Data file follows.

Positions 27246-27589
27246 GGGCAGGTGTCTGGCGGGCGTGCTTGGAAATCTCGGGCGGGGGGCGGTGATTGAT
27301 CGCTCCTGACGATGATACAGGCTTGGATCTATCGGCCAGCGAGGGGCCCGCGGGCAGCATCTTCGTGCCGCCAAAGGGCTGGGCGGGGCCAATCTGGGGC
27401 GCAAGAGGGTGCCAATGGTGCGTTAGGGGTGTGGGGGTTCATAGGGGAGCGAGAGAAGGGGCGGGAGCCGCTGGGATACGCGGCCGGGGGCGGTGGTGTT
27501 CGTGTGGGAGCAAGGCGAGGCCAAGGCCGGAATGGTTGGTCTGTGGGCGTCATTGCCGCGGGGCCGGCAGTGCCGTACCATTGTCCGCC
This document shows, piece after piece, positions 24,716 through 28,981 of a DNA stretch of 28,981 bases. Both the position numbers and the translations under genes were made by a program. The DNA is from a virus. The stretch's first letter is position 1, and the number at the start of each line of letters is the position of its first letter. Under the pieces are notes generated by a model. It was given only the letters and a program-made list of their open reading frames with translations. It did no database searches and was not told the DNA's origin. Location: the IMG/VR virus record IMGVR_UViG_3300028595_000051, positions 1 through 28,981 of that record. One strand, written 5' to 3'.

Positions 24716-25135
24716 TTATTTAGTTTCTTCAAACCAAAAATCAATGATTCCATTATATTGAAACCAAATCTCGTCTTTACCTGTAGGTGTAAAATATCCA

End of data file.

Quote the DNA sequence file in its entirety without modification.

Positions 27246-27589
27246 GGGCAGGTGTCTGGCGGGCGTGCTTGGAAATCTCGGGCGGGGGGCGGTGATTGAT
27301 CGCTCCTGACGATGATACAGGCTTGGATCTATCGGCCAGCGAGGGGCCCGCGGGCAGCATCTTCGTGCCGCCAAAGGGCTGGGCGGGGCCAATCTGGGGC
27401 GCAAGAGGGTGCCAATGGTGCGTTAGGGGTGTGGGGGTTCATAGGGGAGCGAGAGAAGGGGCGGGAGCCGCTGGGATACGCGGCCGGGGGCGGTGGTGTT
27501 CGTGTGGGAGCAAGGCGAGGCCAAGGCCGGAATGGTTGGTCTGTGGGCGTCATTGCCGCGGGGCCGGCAGTGCCGTACCATTGTCCGCC
This document shows, piece after piece, positions 24,716 through 28,981 of a DNA stretch of 28,981 bases. Both the position numbers and the translations under genes were made by a program. The DNA is from a virus. The stretch's first letter is position 1, and the number at the start of each line of letters is the position of its first letter. Under the pieces are notes generated by a model. It was given only the letters and a program-made list of their open reading frames with translations. It did no database searches and was not told the DNA's origin. Location: the IMG/VR virus record IMGVR_UViG_3300028595_000051, positions 1 through 28,981 of that record. One strand, written 5' to 3'.

Positions 24716-25135
24716 TTATTTAGTTTCTTCAAACCAAAAATCAATGATTCCATTATATTGAAACCAAATCTCGTCTTTACCTGTAGGTGTAAAATATCCA